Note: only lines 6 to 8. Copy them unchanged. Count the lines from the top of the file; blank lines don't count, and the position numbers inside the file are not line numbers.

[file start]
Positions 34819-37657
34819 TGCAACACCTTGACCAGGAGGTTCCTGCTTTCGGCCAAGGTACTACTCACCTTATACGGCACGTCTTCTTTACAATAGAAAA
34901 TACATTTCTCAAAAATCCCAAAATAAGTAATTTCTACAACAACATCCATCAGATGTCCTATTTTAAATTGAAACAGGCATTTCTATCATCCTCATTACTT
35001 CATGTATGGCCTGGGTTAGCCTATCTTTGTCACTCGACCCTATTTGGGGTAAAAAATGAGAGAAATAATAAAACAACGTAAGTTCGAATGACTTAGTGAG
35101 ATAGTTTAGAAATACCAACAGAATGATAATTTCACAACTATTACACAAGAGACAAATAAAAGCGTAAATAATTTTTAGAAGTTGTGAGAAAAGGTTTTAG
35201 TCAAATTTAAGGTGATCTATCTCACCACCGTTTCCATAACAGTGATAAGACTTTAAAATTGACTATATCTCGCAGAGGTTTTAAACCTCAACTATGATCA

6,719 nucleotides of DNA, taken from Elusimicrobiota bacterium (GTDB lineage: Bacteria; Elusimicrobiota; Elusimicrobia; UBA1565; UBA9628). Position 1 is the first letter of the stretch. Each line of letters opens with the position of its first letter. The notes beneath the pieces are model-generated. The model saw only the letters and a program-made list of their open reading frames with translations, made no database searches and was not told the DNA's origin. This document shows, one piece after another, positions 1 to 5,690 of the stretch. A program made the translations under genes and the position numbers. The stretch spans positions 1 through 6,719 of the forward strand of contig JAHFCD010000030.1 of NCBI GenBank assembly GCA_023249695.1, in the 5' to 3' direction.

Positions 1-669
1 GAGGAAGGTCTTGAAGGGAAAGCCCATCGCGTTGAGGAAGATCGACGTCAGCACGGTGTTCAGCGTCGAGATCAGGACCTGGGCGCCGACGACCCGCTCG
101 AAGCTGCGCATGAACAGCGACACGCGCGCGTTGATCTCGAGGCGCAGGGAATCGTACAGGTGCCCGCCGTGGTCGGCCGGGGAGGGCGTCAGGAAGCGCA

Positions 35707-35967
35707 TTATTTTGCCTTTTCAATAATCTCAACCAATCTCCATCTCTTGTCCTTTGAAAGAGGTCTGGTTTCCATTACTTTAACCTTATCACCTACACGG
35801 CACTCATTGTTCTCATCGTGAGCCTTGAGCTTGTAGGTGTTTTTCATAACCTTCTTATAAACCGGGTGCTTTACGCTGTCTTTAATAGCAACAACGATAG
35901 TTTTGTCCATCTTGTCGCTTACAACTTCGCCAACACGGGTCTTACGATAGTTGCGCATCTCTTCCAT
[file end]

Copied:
35201 TCAAATTTAAGGTGATCTATCTCACCACCGTTTCCATAACAGTGATAAGACTTTAAAATTGACTATATCTCGCAGAGGTTTTAAACCTCAACTATGATCA

6,719 nucleotides of DNA, taken from Elusimicrobiota bacterium (GTDB lineage: Bacteria; Elusimicrobiota; Elusimicrobia; UBA1565; UBA9628). Position 1 is the first letter of the stretch. Each line of letters opens with the position of its first letter. The notes beneath the pieces are model-generated. The model saw only the letters and a program-made list of their open reading frames with translations, made no database searches and was not told the DNA's origin. This document shows, one piece after another, positions 1 to 5,690 of the stretch. A program made the translations under genes and the position numbers. The stretch spans positions 1 through 6,719 of the forward strand of contig JAHFCD010000030.1 of NCBI GenBank assembly GCA_023249695.1, in the 5' to 3' direction.

Positions 1-669